Back in February I attended church with my cousins in Peachtree City, Georgia (Southside Church) and their guest speakers were a couple by the name of John & Debbie Woodall. Southside Church was beginning a series entitled “Love Landmines.” Since this series was geared towards married couples I honestly thought not much of it would pertain to me. I couldn’t have been more wrong! As John and Debbie began to speak about some of the pitfalls facing many marriages I was quickly struck by the similarities that we discuss during our workshops – especially the first three chapters. Perhaps the most surprising theme had to do with safety – I kept leaning over to my cousin whispering “this is exactly what I teach during my workshops!”

John and Debbie discussed how childhood homes could often feel unsafe. Children growing up with parents who are angry or unpredictable could almost feel as if they are walking on eggshells or trying to navigate a landmine (hence the name of the series). Not knowing from day to day, or even hour to hour, if mom & dad are going to be happy or on the verge of an explosion. Applying that same idea to our work environments there are so many situations that we as staff create that might not feel safe for the people in our care. When we allow our emotions to drive our behavior we are unpredictable and thus unsafe. Being unsafe is the landmine. When you think about your relationships with co-workers or with people in your care, would you describe yourself as a safe person? Are you one who creates a safe environment around you? Are you able to maintain consistency at work despite disruptions outside of work (you know, life gets in the way sometimes). When things are challenging at work do we react or do we respond? This correlates to Maslow’s hierarchy at the “safety and security” level.

Another theme related to safety was what John and Debbie referred to as connect (or as Mandt calls it, “Healthy Relationships). People have a need to be connected and to be known by others. In our workshops we discuss how sometimes people will use behavior that is sometimes label “manipulative” in an effort to develop healthy relationships. When environments are unsafe, walls are built up and people will have a difficult time feeling that connectedness. We want to create environments for people that feel safe from a physical, emotional and psychological standpoint. Imagine what it would be like to have relationships with others that at our most vulnerable we would feel no shame or guilt. Talk about a sense of safety!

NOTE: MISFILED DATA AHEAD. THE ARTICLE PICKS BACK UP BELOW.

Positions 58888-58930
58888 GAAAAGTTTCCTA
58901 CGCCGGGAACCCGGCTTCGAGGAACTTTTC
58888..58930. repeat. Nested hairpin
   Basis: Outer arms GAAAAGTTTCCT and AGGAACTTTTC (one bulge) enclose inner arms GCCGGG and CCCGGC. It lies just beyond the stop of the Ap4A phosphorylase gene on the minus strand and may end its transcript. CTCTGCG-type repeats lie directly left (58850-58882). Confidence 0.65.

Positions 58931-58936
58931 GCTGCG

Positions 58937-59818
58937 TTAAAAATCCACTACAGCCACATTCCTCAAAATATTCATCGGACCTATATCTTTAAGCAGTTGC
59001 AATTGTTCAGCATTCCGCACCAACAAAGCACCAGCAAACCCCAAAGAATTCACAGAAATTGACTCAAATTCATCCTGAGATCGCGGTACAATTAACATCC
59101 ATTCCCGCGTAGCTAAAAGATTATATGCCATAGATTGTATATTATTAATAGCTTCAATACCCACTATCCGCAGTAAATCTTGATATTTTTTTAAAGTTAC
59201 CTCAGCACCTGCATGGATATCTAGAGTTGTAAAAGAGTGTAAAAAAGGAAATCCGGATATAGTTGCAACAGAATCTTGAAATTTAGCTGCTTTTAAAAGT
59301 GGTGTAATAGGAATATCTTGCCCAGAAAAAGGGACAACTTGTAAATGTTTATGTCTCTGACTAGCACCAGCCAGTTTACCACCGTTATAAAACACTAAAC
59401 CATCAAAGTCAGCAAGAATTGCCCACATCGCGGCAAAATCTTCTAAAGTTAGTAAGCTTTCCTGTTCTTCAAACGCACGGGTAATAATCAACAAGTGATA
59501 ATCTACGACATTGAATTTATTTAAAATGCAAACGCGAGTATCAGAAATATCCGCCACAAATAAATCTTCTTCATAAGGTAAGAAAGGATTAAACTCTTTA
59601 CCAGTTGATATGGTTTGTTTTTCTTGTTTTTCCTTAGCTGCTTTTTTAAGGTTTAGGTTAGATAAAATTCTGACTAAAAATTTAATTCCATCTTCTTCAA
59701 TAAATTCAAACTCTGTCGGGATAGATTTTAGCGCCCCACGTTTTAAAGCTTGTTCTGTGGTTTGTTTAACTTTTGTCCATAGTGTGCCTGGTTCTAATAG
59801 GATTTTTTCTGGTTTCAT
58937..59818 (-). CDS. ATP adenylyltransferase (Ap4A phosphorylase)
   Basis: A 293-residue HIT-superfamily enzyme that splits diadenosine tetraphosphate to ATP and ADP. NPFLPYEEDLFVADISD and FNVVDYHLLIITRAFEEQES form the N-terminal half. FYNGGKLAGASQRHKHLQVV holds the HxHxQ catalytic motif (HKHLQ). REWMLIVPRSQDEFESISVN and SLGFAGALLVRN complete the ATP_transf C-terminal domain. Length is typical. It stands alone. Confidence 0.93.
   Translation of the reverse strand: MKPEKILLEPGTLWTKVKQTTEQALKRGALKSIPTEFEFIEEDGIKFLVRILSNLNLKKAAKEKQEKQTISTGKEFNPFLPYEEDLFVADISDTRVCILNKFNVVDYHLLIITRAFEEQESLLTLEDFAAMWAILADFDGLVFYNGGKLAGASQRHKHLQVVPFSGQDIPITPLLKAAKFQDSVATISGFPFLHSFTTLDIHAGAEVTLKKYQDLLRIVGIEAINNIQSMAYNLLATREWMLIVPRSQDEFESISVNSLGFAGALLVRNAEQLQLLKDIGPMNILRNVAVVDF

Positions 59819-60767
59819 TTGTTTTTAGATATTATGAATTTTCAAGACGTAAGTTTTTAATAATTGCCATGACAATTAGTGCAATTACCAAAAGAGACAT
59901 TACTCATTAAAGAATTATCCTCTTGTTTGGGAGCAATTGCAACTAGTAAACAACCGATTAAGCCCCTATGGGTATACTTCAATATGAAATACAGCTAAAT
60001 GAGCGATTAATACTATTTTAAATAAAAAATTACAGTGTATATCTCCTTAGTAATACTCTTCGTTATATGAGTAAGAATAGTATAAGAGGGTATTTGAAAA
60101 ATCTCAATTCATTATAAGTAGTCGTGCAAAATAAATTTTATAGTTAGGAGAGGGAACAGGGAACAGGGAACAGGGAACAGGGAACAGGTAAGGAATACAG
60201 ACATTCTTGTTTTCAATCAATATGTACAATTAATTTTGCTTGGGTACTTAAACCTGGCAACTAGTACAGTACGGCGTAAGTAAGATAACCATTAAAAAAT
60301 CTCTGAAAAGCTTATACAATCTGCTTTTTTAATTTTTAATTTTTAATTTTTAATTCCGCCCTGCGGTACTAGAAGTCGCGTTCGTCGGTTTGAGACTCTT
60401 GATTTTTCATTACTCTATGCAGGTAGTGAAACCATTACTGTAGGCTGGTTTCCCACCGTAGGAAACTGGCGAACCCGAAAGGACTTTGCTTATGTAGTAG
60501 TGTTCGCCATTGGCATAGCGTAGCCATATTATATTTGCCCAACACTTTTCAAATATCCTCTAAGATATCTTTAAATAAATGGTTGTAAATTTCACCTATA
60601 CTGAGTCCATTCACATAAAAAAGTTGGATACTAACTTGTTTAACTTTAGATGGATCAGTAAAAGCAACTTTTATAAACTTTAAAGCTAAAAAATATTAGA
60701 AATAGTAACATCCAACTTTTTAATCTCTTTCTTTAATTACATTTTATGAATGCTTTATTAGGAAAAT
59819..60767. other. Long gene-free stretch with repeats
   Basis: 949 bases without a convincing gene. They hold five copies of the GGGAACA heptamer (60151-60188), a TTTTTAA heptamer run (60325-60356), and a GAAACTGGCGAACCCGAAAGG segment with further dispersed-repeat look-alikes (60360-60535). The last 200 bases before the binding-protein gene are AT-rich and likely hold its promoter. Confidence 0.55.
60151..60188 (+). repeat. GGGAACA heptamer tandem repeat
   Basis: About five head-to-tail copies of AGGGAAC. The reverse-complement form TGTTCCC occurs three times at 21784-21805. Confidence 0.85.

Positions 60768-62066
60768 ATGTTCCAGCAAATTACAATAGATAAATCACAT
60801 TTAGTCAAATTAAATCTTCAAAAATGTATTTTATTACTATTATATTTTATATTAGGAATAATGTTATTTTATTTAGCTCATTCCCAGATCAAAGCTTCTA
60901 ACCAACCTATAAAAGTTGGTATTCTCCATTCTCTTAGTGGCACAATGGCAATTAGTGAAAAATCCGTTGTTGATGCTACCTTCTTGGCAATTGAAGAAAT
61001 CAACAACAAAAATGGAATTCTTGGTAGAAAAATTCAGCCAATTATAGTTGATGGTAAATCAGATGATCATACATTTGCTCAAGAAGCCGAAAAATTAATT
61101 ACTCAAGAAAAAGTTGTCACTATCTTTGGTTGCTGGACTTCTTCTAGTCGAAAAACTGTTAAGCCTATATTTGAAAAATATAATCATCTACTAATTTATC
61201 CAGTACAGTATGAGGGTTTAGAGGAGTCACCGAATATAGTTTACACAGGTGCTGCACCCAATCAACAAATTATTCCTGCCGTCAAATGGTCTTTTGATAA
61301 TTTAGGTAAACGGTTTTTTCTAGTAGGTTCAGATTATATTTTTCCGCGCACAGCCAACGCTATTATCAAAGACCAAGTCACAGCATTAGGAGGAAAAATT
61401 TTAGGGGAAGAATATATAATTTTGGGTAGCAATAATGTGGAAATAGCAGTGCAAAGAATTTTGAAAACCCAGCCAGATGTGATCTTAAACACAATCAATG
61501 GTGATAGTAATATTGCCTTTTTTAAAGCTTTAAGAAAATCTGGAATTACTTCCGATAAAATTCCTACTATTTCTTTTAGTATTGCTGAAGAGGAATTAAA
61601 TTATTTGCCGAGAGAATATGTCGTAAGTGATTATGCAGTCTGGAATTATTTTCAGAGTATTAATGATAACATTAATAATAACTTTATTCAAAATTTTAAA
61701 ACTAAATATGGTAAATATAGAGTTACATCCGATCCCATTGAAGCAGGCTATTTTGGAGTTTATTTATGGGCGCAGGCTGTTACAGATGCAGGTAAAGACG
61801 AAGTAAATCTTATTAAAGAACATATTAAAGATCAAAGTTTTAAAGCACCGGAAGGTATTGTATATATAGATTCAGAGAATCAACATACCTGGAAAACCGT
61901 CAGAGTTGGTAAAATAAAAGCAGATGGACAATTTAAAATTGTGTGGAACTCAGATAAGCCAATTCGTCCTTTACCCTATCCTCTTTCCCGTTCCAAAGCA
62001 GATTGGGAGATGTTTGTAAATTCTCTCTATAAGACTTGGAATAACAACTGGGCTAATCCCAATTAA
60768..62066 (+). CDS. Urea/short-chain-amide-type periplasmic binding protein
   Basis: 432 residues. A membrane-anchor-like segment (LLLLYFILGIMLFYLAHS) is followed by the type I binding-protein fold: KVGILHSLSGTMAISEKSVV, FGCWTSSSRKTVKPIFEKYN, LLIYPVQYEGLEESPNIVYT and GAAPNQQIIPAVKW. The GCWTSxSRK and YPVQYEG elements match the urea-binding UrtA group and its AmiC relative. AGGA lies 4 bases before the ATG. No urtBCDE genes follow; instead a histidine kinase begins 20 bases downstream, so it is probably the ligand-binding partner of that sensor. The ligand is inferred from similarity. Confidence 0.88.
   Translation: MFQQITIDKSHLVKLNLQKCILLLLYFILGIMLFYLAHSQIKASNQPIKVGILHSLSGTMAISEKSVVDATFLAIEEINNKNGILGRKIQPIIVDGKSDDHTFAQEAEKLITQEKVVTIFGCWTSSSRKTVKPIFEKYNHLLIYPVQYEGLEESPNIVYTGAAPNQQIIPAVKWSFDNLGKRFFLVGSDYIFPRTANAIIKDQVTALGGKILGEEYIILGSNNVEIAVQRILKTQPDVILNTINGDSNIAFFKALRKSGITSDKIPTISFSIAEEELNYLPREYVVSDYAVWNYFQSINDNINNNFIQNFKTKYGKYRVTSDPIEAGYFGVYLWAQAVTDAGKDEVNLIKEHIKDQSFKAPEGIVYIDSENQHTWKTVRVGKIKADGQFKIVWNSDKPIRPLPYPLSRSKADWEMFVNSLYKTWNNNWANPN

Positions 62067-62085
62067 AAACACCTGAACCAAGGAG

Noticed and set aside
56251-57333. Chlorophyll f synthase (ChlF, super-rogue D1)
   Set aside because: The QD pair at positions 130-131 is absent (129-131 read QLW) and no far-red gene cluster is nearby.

John and Debbie touched on communication in relationships and how important communication is to foster the sense of safety. They even discussed the use of code words or code phrases – something that Mandt addresses in our trainings as well. The idea being that with our pre-determined code word or phrase we are actually able to communicate a much more complex message. For Mandt’s purposes we encourage the use of codes to help co-workers know that they are perhaps starting to allow emotions to drive behavior as opposed to being able to affirm those emotions and make a conscious choice about how to use behavior. The Woodall’s used a specific code to communicate to each other the essence “I’m not in the frame of mind to have this discussion at this moment in time, but we’ll come back to it soon” and they accomplished that through the simple phrase of “timing.” How easy it would be to misinterpret someone’s intention if we didn’t know the code they were using.
Another topic they mentioned was the idea of openness – saying that if we want to experience connectedness in our relationships we need to be open to each other. This reminded me of our exercise with “I-messages” where we own our emotions and, without over exaggeration or judgement, let others know how we feel and why we feel that way. We allow ourselves to be vulnerable (open) in an effort to improve our relationship.

A few other notes that I made included:

Self control
Addresses issues
Stays engaged
I’m sorry, Tell me more.

Angry Outbursts
Avoids Issues
Shuts Down
You shouldn’t feel that way

I get excited when what I whole-heartedly believe about my work life crosses over into my personal life, and this was definitely one of those occasions. It helped cement for me how important our work is and how important it is that we continue to challenge staff to improve the relationships they have with one another, as well as the relationships they have with people receiving services.

Nikki Wince – Mandt Faculty Supervisor